The Nomination Process

The Icelandic Government’s proposal for the inscription of Vatnajökull National Park on the World Heritage List signed by Guðmundur Ingi Guðbrandsson, Minister for the Environment and Natural Resources and Lilja Alfreðsdóttir, Minister of Education, Science and Culture. The proposal was presented to the office of the World Heritage Convention in Paris in January 2018. Preparation of the nomination started in 2016 and the nomination document was prepared by Vatnajökull National Park as commissioned by the Ministry for the Environment and Natural Resources and the Ministry of Education, Science and Culture. A steering group was set up by the ministries to oversee and manage the nomination process.

On the 5th of July 2019 Vatnajökull National Park was inscribed on UNESCO’s list of World Heritage Sites. The decision, which was taken at a meeting of the World Heritage Committee in Baku, Azerbaijan confirmed that the natural environment of the Park and the Nature Reserve at Lónsöræfi have a unique value to humankind.

 

Lilja Alfreðsdóttir, Minister of Education, Science and Culture:

“This is an important milestone that will without a doubt strengthen the area and its reputation. It is our responsibility to protect our spectacular nature, not only for us who live here but for the whole world and future generations. I celebrate this historic decision and thank all those who have worked hard to promote this important cause.”

Guðmundur Ingi Guðbrandsson, Minister for the Environment and Natural Resources:

“The natural environment of the area that will now be added to the World Heritage List is magnificent – with incredible lava formations, black sands, rare oases, unique wilderness, remnants of catastrophic floods and glaciers that store an incredible history and at the same time reflect the current climate crisis. It is highly unusual that such a large part of a country is inscribed on UNESCO’s World Heritage List. This really is a joyous day.”

 

 An ongoing commitment

Inscribing a site on the World Heritage List is not the end of the story. Site managers and local authorities continuously work towards managing, monitoring and preserving the World Heritage properties. States Parties have an obligation to regularly prepare reports about the state of conservation and the various protection measures put in place at their sites. These reports allow the World Heritage Committee to assess the conditions at the sites and, eventually, to decide on the necessity of adopting specific measures to resolve recurrent problems. One of such measures could be including the inscription of a property on the List of World Heritage in Danger. The Periodic Reporting process provides an assessment of the application of the World Heritage Convention by the States Parties. It also provides updated information about the sites to record possible changes in the state of conservation of sites. The Periodic Reports – submitted by the States Parties themselves – are prepared on a regional basis and are examined by the World Heritage Committee on a pre-established schedule based on a six-year cycle. The results are included in the report of the World Heritage Committee to the General Conference of UNESCO.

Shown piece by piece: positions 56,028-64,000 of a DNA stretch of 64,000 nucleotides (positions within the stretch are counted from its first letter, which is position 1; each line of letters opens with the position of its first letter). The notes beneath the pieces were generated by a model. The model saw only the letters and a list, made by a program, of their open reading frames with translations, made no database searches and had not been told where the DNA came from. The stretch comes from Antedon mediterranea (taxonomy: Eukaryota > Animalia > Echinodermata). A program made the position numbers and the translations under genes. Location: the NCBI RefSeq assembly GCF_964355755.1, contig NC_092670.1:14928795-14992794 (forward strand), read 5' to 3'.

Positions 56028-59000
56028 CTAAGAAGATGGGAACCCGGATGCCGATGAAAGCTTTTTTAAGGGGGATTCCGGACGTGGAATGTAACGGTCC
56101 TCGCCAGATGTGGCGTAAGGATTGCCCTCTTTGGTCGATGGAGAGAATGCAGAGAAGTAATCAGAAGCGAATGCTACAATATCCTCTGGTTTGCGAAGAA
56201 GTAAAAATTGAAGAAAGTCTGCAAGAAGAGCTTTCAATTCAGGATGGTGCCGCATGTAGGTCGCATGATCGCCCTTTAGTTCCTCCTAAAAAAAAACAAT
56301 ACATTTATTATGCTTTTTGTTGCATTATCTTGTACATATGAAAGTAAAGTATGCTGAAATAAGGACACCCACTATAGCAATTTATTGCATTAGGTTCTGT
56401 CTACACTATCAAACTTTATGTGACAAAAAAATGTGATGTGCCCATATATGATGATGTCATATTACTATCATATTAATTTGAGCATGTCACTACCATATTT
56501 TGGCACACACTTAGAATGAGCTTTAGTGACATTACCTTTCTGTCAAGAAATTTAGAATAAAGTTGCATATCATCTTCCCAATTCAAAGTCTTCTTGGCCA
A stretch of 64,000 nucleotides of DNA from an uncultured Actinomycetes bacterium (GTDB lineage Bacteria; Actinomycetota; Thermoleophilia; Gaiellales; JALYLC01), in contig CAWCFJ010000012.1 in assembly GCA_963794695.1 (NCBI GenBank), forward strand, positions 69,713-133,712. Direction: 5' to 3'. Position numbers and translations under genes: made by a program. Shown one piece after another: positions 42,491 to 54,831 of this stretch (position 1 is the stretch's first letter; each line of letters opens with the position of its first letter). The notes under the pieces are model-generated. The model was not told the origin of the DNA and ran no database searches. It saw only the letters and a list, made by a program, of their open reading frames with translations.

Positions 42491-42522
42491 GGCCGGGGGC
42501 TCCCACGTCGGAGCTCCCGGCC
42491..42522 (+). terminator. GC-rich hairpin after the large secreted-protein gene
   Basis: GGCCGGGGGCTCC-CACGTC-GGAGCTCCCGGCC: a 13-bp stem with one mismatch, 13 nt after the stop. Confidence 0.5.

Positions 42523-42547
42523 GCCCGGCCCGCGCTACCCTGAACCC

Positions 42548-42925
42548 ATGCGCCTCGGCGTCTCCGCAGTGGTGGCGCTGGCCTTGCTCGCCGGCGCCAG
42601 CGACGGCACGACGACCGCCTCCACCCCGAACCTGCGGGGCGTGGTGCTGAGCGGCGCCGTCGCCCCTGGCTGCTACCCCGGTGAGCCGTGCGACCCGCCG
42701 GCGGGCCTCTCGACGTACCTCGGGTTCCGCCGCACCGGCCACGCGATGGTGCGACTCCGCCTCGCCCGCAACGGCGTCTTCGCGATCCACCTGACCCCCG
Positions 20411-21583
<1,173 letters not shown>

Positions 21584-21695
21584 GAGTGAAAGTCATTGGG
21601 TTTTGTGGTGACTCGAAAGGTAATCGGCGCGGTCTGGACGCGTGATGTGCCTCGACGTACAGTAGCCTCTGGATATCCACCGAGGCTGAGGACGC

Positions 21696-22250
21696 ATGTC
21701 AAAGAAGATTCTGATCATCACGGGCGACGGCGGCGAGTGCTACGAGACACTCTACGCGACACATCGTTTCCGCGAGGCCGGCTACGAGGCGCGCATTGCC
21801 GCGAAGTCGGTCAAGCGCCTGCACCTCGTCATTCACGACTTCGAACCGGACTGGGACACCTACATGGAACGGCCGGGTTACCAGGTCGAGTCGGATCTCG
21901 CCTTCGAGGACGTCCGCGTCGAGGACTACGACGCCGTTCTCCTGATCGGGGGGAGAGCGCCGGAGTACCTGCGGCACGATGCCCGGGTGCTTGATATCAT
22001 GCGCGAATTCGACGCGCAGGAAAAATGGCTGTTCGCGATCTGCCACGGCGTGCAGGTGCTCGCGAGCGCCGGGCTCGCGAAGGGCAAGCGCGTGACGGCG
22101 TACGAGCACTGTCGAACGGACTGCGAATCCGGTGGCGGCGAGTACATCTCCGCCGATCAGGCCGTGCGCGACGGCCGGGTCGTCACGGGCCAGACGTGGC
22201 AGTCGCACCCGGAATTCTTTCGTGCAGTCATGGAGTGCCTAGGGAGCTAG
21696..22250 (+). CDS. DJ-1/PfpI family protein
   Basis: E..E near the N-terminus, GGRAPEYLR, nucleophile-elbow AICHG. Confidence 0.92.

Management and protection requirements

The government agency Vatnajökull National Park (Vatnajökulsþjóðgarður) is the primary state agency responsible for implementing the park legislation, and is an effective organization, supported at all levels by the Icelandic government, local municipalities and businesses. There is mature governance in place together with experienced staff responsible for management employed on a long-term basis, including a strong complement of permanent and temporary staff.

Recommends the State Party address the following, to maintain and strengthen the protection and management of the property:

  1. Complete, in a timely manner, the current revision of the management plan for Vatnajökull National Park, ensuring it integrates fully all areas included in the property,
  2. Seek to complete integration of the Herðubreiðarlindir and Lónsöræfi Nature Reserves into Vatnajökull National Park in order to facilitate cohesive management of the whole property,
  3. Make available additional staff resources, including both field staff and administrative support, to ensure the effective protection and management of the property, in view of the recent areas that were added to Vatnajökull National Park, and the recorded rapid recent increase in visitation to the property,
  4. Put in place adequate visitor facilities in the heavily visited areas around the Jökulsárlón Lagoon in the south of the property, and also at the Dettifoss Waterfall to the north of the property,
  5. Adopt and implement effective certification for commercial operators and guides operating in the property, and
  6. Take additional measures to discourage illegal off-road driving by visitors, and to rehabilitate any areas affected adversely by these and other visitor uses.